Sarah: [00:04:06] You know, since that’s what caught my eye about you, I don’t know if we want to just jump right into that, how you thought that process went and what led you to vote the way that you did. I was just again impressed that you seemed to be learning from history and making decisions based on things that need to happen instead of just the same old, same old. So what was kind of your take on that situation?

Mitra: [00:04:25] I think that the Summit Avenue regional Trail process, it’s like it’s like a microcosm of so many things in this work, like when you’re doing a major road reconstruction or change to a road or like anything dealing with the public right of way, there’s always all this like technical expertise, right? You need to make sure that you understand correctly the relevant structural realities of the situation you are looking at. What are the possible scenarios that we could engineer and design for? What’s that going to take? What will be the funding scenario is all the complications of finding funding for these things, everything, right? But there’s this human piece to all this that like gets lost in the process and gets lost in like the technical stuff. And I think that the job of an elected official so much of the time is just to translate into everyday, simple terms like what’s the vision we have for what we want to be true in our community? How does that connect to like the facts of this situation? What are the values guiding the decision that we’re being asked to make and like? Based on that, what are we deciding? And I ended up very unexpectedly like telling a story about biking on Summit over the weekend. And it’s funny because my staff had like helped me come up with talkers for this public hearing, and I hadn’t talked for four hours at this point because we were listening.

Mitra: [00:05:50] And by the time I had listened to everyone, all the points that I had typed up and that my staff had worked on had like been said a lot of times and it was like I was the last person to talk at the end of the whole night. Like after all the council members, after all the testimony and I kind of in the moment, sorry, my computer notification should be off, I, I just kind of spoke from the heart. And so it was definitely also just on a personal level, emotional for me because of what I shared about like my transportation trauma and anxiety, but also just being a person of color who has been asked to lead our community forward in a time where, like racial equity in Minnesota is not something that we get to just like pay lip service to like we have been through too much as a community to like keep perpetuating the systems and practices and attitudes that have gotten us into this place. And we happen to be having that hearing on the night before the George Floyd… anniversary never feels like the right word for what happened. And but it was, you know, it was like the date in the year when George was murdered by the Minneapolis police. And like the the fact that, like. I just I to be very candid, felt like there was a lot of toxic whiteness on display in that public process. And I see it all the time as an elected official. And it’s very. It’s very like triggering to have to continually be in spaces where, like, I am one of very few people of color in the room, and then I’m there at this table asked to make a decision. And I’m bringing all those experiences, all those communities, beliefs, values, etcetera with me. So I feel like I’m giving you a very long answer, but it’s just kind of like I’ve been reflecting on that night and that moment and why I said what I said. I did not give like a planned speech. I was giving like a series of remarks that reflected what was going through my mind at the time. And that’s how it ended up like that.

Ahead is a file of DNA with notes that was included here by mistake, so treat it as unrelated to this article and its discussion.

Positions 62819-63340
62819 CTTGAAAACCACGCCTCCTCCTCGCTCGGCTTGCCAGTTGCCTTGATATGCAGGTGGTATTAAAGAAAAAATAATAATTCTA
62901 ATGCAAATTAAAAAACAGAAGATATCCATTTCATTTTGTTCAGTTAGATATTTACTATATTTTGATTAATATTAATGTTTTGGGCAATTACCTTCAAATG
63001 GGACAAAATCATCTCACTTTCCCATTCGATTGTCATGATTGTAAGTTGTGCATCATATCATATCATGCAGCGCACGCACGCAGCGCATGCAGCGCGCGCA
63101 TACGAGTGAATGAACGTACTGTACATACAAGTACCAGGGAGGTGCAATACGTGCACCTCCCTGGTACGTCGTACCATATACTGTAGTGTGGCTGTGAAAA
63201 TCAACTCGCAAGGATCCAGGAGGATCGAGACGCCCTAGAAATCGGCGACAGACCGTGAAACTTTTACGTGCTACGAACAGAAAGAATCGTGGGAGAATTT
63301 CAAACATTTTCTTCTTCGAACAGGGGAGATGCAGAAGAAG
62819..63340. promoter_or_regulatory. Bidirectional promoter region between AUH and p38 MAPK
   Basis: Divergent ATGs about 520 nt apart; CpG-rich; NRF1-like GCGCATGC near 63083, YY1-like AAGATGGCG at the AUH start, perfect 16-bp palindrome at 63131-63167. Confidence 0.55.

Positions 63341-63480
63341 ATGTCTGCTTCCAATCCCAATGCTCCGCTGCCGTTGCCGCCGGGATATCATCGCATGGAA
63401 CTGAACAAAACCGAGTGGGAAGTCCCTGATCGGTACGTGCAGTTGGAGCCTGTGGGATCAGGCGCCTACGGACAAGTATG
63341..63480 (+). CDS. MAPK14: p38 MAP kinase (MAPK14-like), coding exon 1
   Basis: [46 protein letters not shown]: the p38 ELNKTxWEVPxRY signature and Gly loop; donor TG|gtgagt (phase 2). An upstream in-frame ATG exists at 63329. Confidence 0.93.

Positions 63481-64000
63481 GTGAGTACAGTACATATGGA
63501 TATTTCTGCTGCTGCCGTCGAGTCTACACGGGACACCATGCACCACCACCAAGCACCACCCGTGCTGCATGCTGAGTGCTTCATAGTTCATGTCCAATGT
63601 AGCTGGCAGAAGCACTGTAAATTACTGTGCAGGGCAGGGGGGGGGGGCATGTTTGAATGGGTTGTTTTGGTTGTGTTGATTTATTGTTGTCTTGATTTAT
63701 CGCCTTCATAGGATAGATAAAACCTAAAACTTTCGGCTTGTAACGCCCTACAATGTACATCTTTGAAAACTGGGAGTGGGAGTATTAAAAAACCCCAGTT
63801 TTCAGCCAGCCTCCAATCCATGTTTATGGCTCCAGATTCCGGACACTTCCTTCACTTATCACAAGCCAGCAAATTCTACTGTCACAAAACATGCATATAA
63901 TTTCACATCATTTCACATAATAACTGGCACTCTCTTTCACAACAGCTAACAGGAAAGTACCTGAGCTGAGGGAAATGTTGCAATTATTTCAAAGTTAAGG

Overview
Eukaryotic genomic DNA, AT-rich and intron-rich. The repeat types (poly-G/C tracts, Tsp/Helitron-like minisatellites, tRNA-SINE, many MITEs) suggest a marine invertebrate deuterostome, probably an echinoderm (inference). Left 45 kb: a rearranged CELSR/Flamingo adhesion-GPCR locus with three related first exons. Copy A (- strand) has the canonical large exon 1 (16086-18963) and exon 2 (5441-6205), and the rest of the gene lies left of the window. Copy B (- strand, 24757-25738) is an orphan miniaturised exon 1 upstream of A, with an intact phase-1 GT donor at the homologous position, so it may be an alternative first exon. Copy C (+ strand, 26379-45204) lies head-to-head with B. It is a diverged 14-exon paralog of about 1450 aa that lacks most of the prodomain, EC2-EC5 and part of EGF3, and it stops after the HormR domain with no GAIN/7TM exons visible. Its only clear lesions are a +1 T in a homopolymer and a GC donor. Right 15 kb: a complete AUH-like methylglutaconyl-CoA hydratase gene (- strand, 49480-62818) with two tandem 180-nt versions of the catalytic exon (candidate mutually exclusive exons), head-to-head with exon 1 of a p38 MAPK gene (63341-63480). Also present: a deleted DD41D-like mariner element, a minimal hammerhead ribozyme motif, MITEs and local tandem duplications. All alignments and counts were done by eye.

Sarah: [00:08:04] I think that’s what caught my attention, was like the level of authenticity behind your words, which, you know, a lot of times, again, coming from Nebraska politicians, there are some good ones. I’ll shout out Senator Megan Hunt if she’s listening, she’s not. Anyway, before you were an elected official, what were you doing and how did you get into the realm of city council?